Portrait Artist Forum    

Go Back   Portrait Artist Forum > Paints, Mediums, Brushes & Grounds

Topic Tools Search this Topic Display Modes
Old 09-23-2009, 03:13 PM   #1
Mike Dodson Mike Dodson is offline
Juried Member
Mike Dodson's Avatar
Joined: Feb 2003
Location: Centreville, AL
Posts: 306
Drawing Fixative used on canvas

I have all of Sanden's books that he has published over the years. He speaks a great deal about his methods and materials. One of his methods that is particularly interesting is that on his commissioned work (not demo's from life) he produces a detailed drawing in graphite directly on a white canvas. Afterwards he sprays the drawing with fixative to prevent smudging ( I assume that is what it is for). Is this layer of spray between the canvas and oil paint stable? I wouldn't even question this if not for the fact that he is one of the most well known and highly acclaimed portrait painter's of our time and must have discovered that this method does not harm the painting.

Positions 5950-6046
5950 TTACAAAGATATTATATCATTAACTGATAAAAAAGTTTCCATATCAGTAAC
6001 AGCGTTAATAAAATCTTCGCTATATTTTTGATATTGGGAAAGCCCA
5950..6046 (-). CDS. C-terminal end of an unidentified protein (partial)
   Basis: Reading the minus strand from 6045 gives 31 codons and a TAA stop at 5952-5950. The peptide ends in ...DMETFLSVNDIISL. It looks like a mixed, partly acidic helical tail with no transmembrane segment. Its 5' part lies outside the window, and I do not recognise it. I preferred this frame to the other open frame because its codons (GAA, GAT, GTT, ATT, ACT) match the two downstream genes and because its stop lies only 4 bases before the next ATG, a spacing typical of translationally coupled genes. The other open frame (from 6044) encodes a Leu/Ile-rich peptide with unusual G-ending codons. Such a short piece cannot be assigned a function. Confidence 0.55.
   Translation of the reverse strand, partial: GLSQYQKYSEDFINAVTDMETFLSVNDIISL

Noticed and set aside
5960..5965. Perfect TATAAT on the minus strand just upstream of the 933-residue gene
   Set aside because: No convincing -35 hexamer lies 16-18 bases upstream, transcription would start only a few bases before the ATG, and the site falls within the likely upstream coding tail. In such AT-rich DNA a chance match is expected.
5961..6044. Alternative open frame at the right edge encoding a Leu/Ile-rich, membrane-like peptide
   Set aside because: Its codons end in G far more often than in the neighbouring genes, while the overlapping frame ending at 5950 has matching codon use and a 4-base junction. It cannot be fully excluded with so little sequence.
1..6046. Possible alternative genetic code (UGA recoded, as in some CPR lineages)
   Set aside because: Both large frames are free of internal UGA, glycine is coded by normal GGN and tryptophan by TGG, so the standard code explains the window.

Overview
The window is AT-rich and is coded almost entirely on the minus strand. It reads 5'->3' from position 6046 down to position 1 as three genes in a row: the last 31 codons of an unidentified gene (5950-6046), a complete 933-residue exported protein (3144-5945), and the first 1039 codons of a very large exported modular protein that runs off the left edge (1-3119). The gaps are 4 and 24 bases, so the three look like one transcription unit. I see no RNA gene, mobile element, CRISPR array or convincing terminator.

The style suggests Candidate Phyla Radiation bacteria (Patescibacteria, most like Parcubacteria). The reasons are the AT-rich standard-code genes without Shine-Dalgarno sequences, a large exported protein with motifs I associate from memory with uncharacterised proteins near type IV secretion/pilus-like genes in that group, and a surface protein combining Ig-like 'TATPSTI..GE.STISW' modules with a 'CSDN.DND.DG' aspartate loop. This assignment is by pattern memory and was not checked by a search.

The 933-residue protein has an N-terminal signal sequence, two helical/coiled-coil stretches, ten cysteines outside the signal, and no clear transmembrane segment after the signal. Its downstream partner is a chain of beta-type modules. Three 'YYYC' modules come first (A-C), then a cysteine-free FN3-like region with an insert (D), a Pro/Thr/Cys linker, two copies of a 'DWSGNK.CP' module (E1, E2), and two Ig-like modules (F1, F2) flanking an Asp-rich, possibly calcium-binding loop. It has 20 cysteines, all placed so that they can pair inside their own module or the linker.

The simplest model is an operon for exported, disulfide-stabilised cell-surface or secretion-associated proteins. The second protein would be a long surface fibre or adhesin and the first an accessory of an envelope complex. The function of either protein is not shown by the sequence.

I would really appreciate someone with knowledge in this area to let me know what is going on here.

  Reply With Quote
Old 09-23-2009, 03:39 PM   #2
Allan Rahbek Allan Rahbek is offline
Juried Member
Allan Rahbek's Avatar
Joined: Mar 2004
Location: 8543-dk Hornslet, Denmark
Posts: 1,642
I have often used the fixative when I do a charcoal drawing before painting and I have never experienced any problems.

The fixative is the type used on pastel drawings, it is not fatty in any way.

I believe that the oil, in the paint, will penetrate both the drawing and the fixative and in that way include the drawing into the oil paint itself.
Allan Rahbek
  Reply With Quote
Old 09-23-2009, 06:52 PM   #3
Michael Georges Michael Georges is offline

FT Professional
Michael Georges's Avatar
Joined: Nov 2001
Location: Loveland, CO
Posts: 846

I would steer you away from using graphite as it can leech through paint layers and/or cause adhesion issues under oil paint.

I would instead advise drawing in charcoal and fixing it with a quality retouch varnish. Much more compatible with oil paint.
Michael Georges